FIG. 9 is a cross-sectional view of a device layer including an alignment trench, an isolation trench, a final sinker, and an electrical contact to a final sinker.

FIG. 10 is a cross-sectional view of a device layer including an alignment trench, an isolation trench, a final sinker, and an electrical contact to an isolated structure.

FIG. 11 is a cross-sectional view of a device layer including an alignment trench, an isolation trench, and a dielectric layer.

FIG. 12 is a cross-sectional view of a device layer including an alignment trench, an isolation trench, a dielectric layer, and a pattern.

FIG. 13 is a cross-sectional view of a device layer including an alignment trench, an isolation trench, a dielectric layer, a pattern, and a doped region defined by a pattern.

FIG. 14 is a cross-sectional view of a device layer including an alignment trench, an isolation trench, and an initial sinker.

FIG. 15 is a cross-sectional view of a device layer including an alignment trench, an isolation trench, a final sinker, and an electrical contact to an isolated structure.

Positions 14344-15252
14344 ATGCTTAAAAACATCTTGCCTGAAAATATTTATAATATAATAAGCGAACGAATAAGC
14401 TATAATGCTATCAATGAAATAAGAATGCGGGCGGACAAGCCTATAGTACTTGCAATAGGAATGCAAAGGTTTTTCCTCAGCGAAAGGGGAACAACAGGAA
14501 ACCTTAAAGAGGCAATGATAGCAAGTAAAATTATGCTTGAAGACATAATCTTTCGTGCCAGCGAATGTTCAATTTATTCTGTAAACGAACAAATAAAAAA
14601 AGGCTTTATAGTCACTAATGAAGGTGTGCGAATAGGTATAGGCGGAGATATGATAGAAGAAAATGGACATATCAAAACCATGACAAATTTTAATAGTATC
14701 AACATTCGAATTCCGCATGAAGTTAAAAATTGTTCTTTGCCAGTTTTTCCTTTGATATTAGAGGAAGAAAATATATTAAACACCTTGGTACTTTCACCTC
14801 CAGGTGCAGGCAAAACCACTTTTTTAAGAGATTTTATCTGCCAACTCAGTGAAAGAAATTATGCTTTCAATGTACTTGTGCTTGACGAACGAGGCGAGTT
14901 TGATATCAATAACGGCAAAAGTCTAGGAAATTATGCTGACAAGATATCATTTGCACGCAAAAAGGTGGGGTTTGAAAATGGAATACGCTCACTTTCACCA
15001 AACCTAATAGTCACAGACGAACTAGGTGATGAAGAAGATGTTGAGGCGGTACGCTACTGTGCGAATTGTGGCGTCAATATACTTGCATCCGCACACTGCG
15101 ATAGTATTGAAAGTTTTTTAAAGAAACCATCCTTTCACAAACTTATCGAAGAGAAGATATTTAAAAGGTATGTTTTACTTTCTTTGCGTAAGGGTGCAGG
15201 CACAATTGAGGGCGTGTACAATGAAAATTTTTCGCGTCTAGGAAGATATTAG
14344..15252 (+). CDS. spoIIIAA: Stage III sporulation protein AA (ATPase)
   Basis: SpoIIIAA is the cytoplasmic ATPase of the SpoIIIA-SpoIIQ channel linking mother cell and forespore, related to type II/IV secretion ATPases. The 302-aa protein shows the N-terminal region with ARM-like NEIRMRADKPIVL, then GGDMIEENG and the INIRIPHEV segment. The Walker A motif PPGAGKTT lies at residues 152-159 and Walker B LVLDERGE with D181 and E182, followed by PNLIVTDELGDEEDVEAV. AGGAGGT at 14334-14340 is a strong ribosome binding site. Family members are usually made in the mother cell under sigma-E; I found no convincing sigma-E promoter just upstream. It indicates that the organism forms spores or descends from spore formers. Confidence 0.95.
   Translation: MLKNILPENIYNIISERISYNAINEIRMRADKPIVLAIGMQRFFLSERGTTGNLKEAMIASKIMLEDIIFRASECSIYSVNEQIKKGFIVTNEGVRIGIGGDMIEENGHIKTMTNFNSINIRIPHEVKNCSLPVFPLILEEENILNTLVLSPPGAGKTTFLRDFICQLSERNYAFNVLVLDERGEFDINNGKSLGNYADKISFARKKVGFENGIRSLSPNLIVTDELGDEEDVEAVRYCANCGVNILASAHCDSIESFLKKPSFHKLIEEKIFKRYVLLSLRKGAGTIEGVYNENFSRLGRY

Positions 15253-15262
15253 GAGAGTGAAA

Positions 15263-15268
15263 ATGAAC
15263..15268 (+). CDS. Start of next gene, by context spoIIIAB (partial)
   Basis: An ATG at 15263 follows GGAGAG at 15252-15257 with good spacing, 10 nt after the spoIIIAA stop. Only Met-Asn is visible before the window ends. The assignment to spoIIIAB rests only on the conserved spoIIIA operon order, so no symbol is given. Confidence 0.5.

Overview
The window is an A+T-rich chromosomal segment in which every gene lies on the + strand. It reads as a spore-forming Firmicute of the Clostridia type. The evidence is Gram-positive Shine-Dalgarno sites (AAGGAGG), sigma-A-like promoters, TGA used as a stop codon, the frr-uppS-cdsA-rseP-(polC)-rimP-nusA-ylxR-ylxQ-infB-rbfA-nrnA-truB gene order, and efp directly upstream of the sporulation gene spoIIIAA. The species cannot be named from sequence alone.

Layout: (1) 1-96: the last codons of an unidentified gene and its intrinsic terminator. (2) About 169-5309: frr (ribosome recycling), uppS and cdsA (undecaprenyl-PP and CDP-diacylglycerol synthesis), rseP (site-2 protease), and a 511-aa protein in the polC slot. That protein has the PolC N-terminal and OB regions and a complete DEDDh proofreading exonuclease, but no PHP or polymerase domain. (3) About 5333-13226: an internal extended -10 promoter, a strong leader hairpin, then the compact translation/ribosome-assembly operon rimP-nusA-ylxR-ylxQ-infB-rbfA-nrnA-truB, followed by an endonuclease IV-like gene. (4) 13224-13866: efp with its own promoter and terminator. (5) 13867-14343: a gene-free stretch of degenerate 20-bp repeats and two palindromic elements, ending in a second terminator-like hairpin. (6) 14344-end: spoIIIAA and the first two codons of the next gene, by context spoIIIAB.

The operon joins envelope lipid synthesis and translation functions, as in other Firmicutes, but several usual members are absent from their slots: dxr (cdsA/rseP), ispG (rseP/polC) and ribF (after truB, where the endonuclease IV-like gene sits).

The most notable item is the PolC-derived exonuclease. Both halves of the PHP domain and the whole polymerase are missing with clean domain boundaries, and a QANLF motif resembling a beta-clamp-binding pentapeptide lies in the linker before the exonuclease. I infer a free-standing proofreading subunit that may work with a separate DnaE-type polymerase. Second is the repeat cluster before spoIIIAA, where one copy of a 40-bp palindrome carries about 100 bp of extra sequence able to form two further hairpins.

FIG. 16 is a cross-sectional view of a device layer including an alignment trench, an isolation trench, and a dielectric layer.

FIG. 17 is a cross-sectional view of a device layer including an alignment trench, an isolation trench, a dielectric layer, a first pattem, and a doped region defined by a first pattern.

FIG. 18 is a cross-sectional view of a device layer including an alignment trench, an isolation trench, a dielectric layer, and an initial sinker.

FIG. 19 is a cross-sectional view of a device layer including an alignment trench, an isolation trench, a dielectric layer, an initial sinker, a second pattem, and a doped region defined by a second pattern.

FIG. 20 is a cross-sectional view of a device layer including an alignment trench, an isolation trench, a final sinker, a well, an electrical contact to an isolated structure, an electrical interconnection, and a transistor.